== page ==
Author Topic: New to making dough by hand  (Read 211 times)

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Offline jmbarnett

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New to making dough by hand
« on: March 07, 2019, 01:22:26 PM »
I first started making dough with a food processor which was a giant mess but turned out well.  Then, i had a roommate for a few years that hand a stand mixer so i started making my dough that way.  i still have the food processor but most recently tried making dough by hand using a dough whisk.  below is my recipe. 

00 flour, 1 cup plus 1 tbsp
All-purpose flour, 1 cup plus 1 tbsp and 2 tsp
Fine sea sat, 1 tsp
Active dry yeast, tsp
EVOO, 1 tsp
Lukewarm tap water, 1 cup (little less than one cup actually)

1. In a large mixing bowl, combine flours and salt
2. In small mixing bowl, stir together lukewarm tap water, the yeast and olive oil
3. Knead with hands (or dough whisk) for three minutes.  Let mixture rest for 15 minutes
4. Knead rested dough for three minutes then divide into two equal pieces.  Cover with olive oil.
5. Place on heavily floured cookie sheet, cover with saran wrap, flatten by hand and place in refrigerator for 48-72 hours.
6. Remove from refrigerator and let sit at room temperature for 30-45 minutes before shaping into a pizza

Yield: 2 thin 12 pizzas

Are there any glaring issues with this recipe?  Any recommendations? 

Offline Pete-zza

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Re: New to making dough by hand
« Reply #1 on: March 07, 2019, 04:23:56 PM »

Tom Lehmann is currently attending the pizza expo in Nevada but if he were here on the forum today I think he would say that it is difficult to provide a good answer to some of your questions because you are using volume measurements, and volume measurements for the flours and water can vary quite widely from one person to another because of different measurement methods. You can see several of the ways that people measure out ingredients like flour volumetrically at the left hand side of the page at https://www.pizzamaking.com/FoodSim.htm (under Measurement Method for flours). If you have a decent scale or access to one, it would help if you weigh the flours and water the next time you make the dough. That would allow us to calculate the baker's percents for the various ingredients and to speak more authoritatively about your recipe.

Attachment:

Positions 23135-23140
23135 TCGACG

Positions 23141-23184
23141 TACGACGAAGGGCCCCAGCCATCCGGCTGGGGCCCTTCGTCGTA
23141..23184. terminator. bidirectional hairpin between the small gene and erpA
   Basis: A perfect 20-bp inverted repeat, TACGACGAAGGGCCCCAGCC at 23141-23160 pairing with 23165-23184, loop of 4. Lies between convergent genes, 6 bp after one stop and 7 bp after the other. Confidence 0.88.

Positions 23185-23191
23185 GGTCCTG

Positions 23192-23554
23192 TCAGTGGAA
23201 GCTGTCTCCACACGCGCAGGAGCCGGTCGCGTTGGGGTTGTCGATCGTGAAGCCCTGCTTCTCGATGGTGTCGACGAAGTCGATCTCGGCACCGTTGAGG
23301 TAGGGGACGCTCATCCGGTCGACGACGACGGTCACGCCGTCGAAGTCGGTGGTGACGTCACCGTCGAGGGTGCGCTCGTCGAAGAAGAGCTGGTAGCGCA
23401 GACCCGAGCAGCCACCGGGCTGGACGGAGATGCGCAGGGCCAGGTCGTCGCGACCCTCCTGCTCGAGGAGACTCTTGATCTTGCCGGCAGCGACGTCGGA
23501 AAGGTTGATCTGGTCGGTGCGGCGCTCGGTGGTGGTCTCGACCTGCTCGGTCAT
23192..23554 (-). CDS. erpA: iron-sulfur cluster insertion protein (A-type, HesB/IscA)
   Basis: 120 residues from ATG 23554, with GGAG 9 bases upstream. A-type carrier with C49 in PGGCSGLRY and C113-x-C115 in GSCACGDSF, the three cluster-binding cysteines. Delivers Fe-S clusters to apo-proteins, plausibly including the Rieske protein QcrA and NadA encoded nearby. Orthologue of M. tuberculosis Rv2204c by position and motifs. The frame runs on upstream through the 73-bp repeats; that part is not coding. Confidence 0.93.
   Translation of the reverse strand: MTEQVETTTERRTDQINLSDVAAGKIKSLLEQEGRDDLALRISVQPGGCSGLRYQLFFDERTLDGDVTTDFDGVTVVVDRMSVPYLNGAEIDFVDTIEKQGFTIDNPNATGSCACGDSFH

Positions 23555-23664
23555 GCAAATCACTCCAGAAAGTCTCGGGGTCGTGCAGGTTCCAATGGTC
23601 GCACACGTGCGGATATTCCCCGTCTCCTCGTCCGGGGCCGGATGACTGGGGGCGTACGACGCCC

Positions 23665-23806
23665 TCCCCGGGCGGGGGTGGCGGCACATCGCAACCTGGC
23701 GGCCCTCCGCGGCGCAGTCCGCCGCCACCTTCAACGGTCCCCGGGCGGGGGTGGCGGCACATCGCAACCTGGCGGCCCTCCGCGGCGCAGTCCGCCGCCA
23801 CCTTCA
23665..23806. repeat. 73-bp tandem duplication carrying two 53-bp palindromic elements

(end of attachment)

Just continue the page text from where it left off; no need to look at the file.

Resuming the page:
Also, I suspect that Tom would tell you that you should prehydrate the ADY in only a small amount of the total water--about five times the weight of the ADY. That small amount of water should be at around 105 degrees F and the ADY should be prehydrated in that water for about ten minutes. It can then be added to the rest of the water, which should be at a temperature to achieve a finished dough temperature of around 70-75 degrees F. If all of your water is warm, you are unlikely to achieve that targeted finished dough temperature.

Tom also advocates that one add the oil to the dough after an initial mix of the dough but the amount you are using is on the low side and the delayed oil addition may not be needed. Nonetheless, it is a good habit to get into.